bank Thinkstock

Zero One: Should Banks Board the Blockchain Train?

Last year ended with a bang for blockchain in banking, but now banks need to tread carefully when adopting the technology, Forrester says.

In the summer of 2016, a whopping 93 percent of global financial executives knew about potentially disruptive blockchain technology, while only 3 percent were piloting projects, according to a Forrester survey. Not surprising given the risk-adverse nature of banking.

But signs of adoption have been showing up, especially last fall. Now financial executives need to tread carefully as they enter the hype stage of a technology that’s still maturing.

“The technology itself is nascent, and nobody has yet developed the governance models that form the foundation for a functioning ecosystem,” say Forrester analysts Jost Hoppermann and Martha Bennett in a research note last month. “Nevertheless, many bank executives show a degree of enthusiasm that leads to inflated expectations and high investments that may not create sufficient value.”

Blockchain-based use cases in the finance industry include post-trade processing, payments, settlements and trade finance, also called distributed ledger technology solutions, or DLT.

The second half of 2017 bore witness to a bevy of blockchain activity. Last October, Mastercard opened up its blockchain API for sending money. Blockchain-related announcements from banks and vendors followed on its heels, leading to 2017 being a big year for blockchain technology.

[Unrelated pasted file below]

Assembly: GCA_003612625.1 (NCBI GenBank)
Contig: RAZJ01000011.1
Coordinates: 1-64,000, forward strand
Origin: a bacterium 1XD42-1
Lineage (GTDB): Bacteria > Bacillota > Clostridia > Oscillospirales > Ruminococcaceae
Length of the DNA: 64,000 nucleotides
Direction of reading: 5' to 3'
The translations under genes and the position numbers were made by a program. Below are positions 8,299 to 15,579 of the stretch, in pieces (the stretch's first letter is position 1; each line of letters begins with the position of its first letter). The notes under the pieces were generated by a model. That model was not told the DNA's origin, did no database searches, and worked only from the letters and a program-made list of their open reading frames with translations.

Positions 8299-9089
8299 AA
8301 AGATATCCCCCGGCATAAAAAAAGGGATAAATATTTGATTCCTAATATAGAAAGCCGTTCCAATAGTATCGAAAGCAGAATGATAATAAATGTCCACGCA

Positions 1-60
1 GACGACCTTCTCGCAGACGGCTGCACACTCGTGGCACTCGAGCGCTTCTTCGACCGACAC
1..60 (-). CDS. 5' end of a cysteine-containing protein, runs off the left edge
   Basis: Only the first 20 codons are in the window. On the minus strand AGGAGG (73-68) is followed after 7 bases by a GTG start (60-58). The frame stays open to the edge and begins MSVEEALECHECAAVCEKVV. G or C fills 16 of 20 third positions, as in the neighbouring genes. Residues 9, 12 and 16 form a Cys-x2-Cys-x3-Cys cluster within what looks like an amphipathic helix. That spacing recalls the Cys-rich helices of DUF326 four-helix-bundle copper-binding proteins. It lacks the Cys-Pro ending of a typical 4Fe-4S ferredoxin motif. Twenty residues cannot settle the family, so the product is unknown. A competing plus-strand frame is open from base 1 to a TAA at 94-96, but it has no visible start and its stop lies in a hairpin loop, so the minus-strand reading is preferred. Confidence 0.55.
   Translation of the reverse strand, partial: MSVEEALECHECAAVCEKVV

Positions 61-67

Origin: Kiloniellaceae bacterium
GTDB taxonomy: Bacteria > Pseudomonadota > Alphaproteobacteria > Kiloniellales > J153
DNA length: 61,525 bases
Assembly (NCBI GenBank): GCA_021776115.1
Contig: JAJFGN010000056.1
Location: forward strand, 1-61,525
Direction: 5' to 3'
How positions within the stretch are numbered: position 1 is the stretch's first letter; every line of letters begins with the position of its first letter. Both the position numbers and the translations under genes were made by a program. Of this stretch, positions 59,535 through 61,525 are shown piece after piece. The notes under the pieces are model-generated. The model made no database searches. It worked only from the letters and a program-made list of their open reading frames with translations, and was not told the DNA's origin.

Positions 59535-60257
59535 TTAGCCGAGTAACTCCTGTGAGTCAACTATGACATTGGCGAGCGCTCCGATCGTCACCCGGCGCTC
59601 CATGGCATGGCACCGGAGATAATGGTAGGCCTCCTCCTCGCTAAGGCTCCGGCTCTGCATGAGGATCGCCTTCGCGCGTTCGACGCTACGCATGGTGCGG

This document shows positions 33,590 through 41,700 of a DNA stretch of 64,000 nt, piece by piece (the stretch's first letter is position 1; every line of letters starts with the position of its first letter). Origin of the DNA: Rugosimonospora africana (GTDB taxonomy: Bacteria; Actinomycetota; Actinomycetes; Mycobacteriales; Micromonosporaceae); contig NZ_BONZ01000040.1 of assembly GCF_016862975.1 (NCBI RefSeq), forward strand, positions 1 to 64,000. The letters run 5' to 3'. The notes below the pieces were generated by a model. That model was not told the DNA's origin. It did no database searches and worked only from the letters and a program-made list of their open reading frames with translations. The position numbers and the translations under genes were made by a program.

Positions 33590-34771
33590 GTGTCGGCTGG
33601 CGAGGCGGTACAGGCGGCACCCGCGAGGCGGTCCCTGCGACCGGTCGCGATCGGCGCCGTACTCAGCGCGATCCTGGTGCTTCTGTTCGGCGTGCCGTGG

Related: Blockchain Expert Lays Out its Tech and Business Implications for the Channel

There’s no question banks are taking blockchain more seriously than ever, piloting projects and considering various use cases. Others are being even more aggressive.

“Fearful of missing the boat, they are investing heavily in research, proofs of concept, and pilots to gain blockchain know-how,” Hoppermann and Bennett say. “A medium-size regional bank, for example, has not yet firmly determined the best use case but plans to go live with its first operational DLT solution by mid-2018 nevertheless.”

That’s not to say blockchain is a bad idea for banks; with the right use case, banks can find success. “If, for example, a handful of banks create a DLT solution supporting the trade finance processes of the major exporters and importers, business benefits can be immediate,” Hoppermann and Bennett say.

Forrester advises banks to ask themselves a few questions to see if they’re ready for blockchain. Here are only a few of them:

Does the bank’s executive team have the stomach for shaking up culture, redesigning processes, and writing off a chunk of the initial investment? Given the multitude of DLT protocols and solutions out there, is the bank willing to commit the necessary resources? Do you have the right partners to build and implement the technology? Will multiple parties agree?

“If a bank’s organization, culture, and customer and partner ecosystems are not yet up to this journey, decision makers need to accept that they will introduce DLT at their own peril,” Hoppermann and Bennett say.

Tom Kaneshige writes the Zero One blog covering digital transformation, AI, marketing tech and the Internet of Things for line-of-business executives. He is based in Silicon Valley. You can reach him at [email protected].

Hide comments


  • Allowed HTML tags: <em> <strong> <blockquote> <br> <p>

Plain text

  • No HTML tags allowed.
  • Web page addresses and e-mail addresses turn into links automatically.
  • Lines and paragraphs break automatically.